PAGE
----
• From this article -raywenderlich.com/3443/… it appears that push notifications are not reliable. So I wanted to know is there any other way than sending push notifications to device so that - (void)application:(UIApplication *)application didReceiveRemoteNotification:(NSDictionary *)userInfo will get called? – chatur Mar 12 '12 at 5:29
  • this delegate is used for apple push notification only. abusing didReceiveRemoteNotification for any other purpose other than apple push notification could cause app store rejection. I would recommend not going that route. – Srikar Appalaraju Mar 12 '12 at 5:34
  • Thanks for the explanation. As you said didReceiveRemoteNotification is used for apple push notifications only, can I assume that when Urban Airship is delivering "Rich Push Notifications" some different delegate method is called (Rich push notifications can deliver content other than just badges, alerts and sound)? – chatur Mar 12 '12 at 5:52
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    Will just wait for some more time if I get alternate options and according to that will give bounty(have already upvoted the answer) – chatur Mar 12 '12 at 8:41
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Is there any way I can send information to device as soon as information is available?. Any suggestions will be appreciated

user1 wants to add user2 as friend.

from device, post information to server, in your webscript, process the friend request of user1 to user2 (insert/update information to database etc), when done. send the notification to user2. this will work if the device is offline, user2 will have real time update, if the app is running. you can run scheduled request that will check new notifications. say every 2 minutes, a method in your app runs. but thats not a very good idea. A reload button inside the app to check notification is better.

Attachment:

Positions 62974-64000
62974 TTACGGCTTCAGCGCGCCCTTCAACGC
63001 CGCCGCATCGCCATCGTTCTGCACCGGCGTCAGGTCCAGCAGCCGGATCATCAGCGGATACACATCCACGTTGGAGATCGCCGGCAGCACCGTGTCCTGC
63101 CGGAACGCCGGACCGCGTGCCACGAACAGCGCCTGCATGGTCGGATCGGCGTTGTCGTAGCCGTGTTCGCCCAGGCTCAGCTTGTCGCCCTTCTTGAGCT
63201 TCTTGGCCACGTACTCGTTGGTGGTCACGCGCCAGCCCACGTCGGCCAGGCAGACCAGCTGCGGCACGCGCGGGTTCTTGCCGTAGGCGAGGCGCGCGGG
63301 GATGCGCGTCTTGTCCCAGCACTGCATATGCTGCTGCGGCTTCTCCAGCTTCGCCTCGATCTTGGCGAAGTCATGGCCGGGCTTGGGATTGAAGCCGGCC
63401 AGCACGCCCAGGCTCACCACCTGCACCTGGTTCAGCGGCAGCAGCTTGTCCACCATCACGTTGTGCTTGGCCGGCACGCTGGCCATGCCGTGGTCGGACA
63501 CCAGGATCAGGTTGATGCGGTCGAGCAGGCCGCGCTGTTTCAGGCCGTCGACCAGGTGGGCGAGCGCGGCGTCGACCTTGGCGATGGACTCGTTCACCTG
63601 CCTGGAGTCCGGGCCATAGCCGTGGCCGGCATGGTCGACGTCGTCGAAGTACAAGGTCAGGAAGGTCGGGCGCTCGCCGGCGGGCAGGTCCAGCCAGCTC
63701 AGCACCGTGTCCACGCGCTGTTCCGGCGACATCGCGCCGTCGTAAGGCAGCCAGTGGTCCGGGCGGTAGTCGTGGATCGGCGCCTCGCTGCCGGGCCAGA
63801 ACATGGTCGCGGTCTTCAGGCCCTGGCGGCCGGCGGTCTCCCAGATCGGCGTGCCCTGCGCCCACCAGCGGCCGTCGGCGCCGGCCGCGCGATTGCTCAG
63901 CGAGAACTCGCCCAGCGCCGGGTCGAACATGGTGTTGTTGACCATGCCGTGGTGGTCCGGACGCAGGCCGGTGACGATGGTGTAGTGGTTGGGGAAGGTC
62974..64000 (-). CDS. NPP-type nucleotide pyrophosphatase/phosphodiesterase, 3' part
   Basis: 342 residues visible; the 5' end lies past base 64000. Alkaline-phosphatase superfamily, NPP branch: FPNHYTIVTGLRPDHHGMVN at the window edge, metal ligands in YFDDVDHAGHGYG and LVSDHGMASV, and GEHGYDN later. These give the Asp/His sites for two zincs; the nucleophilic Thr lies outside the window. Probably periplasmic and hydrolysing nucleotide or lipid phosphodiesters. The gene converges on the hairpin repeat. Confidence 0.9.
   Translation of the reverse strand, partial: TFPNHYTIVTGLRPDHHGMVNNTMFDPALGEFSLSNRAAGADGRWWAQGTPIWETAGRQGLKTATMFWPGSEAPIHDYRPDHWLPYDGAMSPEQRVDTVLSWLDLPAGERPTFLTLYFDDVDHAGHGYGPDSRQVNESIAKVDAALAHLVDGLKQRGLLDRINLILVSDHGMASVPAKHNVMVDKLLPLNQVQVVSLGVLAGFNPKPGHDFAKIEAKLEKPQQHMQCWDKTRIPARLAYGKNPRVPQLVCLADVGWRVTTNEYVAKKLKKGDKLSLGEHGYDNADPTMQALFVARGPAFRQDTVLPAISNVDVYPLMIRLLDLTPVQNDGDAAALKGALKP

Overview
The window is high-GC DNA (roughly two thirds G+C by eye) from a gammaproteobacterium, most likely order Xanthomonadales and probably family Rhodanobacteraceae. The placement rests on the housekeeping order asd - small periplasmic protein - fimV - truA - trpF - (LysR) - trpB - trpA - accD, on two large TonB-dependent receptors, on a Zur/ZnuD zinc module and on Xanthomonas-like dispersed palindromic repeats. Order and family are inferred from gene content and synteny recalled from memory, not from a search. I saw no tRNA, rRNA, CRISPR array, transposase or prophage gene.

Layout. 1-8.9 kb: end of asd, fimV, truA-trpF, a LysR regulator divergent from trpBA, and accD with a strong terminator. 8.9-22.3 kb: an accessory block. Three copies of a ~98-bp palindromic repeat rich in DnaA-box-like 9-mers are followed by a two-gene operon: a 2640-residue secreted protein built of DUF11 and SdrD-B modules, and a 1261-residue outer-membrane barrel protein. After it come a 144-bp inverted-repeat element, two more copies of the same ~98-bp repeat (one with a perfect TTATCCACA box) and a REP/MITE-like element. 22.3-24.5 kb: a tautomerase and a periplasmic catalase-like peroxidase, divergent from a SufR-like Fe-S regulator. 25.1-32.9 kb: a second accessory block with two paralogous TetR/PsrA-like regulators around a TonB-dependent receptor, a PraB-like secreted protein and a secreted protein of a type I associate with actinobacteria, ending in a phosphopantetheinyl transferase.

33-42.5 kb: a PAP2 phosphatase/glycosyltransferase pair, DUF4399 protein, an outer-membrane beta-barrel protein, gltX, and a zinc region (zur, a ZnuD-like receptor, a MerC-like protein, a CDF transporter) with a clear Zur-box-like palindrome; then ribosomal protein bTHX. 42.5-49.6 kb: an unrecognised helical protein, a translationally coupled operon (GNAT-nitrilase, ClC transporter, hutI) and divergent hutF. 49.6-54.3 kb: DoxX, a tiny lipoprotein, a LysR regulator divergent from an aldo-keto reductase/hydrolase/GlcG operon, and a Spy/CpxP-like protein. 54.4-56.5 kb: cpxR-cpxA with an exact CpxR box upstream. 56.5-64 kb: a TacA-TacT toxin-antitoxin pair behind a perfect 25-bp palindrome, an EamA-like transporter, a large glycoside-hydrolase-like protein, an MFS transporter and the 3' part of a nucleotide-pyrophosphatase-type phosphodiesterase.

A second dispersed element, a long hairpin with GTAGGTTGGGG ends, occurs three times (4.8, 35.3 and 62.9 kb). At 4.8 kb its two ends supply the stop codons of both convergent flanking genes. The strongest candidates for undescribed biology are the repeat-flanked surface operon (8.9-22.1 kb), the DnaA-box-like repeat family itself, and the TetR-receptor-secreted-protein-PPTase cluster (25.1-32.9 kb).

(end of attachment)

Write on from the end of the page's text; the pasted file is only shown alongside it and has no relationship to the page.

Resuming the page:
• Thanks for reply sunajledif – chatur Mar 12 '12 at 13:22
  • you are welcome :) – janusfidel Mar 12 '12 at 14:06
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What you would normally do is to use the push request as a means of informing your app that new data is available. The user clicks on the push notification - the app is opened with the

-(void)application:(UIApplication *)application didReceiveRemoteNotification:(NSDictionary *)userInfo 

you register that there was push, query your server and the server let's your app know that this list of new friend requests are there. You can't really do the queuing of messages on the device - and you don't need to. It's much easier to just store the info on your server until the app queries it.

  • Thanks for the reply LordT. Can I assume that the procedure you described is a standard one or other apps like foursquare etc have their own way of letting devices know about new data? – chatur Mar 12 '12 at 13:26
  • that's the usual way to do it on apple devices – LordT Mar 14 '12 at 10:21
  • Thanks LordT, that gave me some confidence..!! Just a small question - Web services like pusher, PubNub claim to deliver real time notifications to devices and also queue the notifications if device is offline. However APNS stores only last push notification for device, How can then these service achieve queuing of notifications? – chatur Mar 14 '12 at 11:23
  • At least PubNub is not a background push service - only apple's services are really background enabled. It's a push service for the running app so you don't have to regularly query the server but instead get new info pushed. but only while the app is in foreground. – LordT Mar 14 '12 at 16:33